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Plan to kill regional transit board moves closer to reality

Dissolving the Counties Transportation Improvement Board would allow counties in the Twin Cities to fund transit projects — without any money from the state of Minnesota.

At its regular meeting Wednesday in St. Paul, CTIB officials agreed to meet again March 3, when a resolution to dissolve the agency will be voted on.
MinnPost photo by Bill Kelley

So it turns out that a novel move to save future mass transit lines in the Twin Cities — by dissolving the Counties Transit Improvement Board — might actually happen.

CTIB is the five-county entity (it represents Anoka, Dakota, Hennepin, Ramsey and Washington counties) that collects a quarter-percent sales tax to build new transit lines in the metro. Earlier this year, CTIB officials floated a plan to kill off the entity, which — thanks to a quirk in state law — would actually allow each of the participating counties to double their local transit sales taxes. The extra money collected would be enough over the next decade to cover the entire non-federal share of projects planned for the metro, including Southwest LRT, the Bottineau light rail extension and the Gateway bus rapid transit.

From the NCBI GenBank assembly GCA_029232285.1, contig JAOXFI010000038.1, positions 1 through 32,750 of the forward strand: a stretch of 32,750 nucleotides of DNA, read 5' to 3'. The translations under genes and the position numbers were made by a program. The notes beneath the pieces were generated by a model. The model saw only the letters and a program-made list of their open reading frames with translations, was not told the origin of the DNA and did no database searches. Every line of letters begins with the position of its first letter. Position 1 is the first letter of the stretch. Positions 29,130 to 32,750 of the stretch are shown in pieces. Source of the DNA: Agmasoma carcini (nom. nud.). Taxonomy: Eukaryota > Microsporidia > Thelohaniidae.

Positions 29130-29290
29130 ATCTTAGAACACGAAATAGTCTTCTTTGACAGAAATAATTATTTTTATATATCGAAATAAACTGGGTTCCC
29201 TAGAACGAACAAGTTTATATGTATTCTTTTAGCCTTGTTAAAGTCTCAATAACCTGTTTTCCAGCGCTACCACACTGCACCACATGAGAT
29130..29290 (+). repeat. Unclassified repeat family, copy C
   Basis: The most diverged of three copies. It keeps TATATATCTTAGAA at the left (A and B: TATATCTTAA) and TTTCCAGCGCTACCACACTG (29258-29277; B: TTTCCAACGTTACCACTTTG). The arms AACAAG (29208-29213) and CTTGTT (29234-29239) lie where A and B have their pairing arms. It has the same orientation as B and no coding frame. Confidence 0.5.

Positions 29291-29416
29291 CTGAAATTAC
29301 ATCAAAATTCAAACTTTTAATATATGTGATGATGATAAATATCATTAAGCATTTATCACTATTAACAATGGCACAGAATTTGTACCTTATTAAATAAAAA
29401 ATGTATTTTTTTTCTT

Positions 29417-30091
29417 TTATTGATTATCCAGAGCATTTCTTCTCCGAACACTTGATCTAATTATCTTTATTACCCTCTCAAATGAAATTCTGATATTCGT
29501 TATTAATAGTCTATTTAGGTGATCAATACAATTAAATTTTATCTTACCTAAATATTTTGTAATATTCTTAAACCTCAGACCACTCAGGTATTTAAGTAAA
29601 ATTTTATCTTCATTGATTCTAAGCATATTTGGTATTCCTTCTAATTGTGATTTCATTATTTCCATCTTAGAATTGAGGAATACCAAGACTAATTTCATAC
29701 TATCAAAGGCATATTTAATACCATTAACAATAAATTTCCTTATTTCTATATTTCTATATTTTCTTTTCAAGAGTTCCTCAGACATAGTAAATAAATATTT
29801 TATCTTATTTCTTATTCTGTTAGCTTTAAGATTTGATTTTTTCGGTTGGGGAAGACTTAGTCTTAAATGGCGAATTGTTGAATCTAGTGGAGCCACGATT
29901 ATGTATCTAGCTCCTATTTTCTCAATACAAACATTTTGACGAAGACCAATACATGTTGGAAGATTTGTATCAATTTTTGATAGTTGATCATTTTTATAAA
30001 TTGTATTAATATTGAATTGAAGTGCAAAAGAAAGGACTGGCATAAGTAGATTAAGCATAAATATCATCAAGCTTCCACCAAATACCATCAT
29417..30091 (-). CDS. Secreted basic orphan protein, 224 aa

A month after CTIB commissioners disagreed over the particulars of the plan, an agreement appears to have been reached. At its regular meeting Wednesday in St. Paul, CTIB officials agreed to meet again March 3, when a resolution to dissolve the agency will be voted on.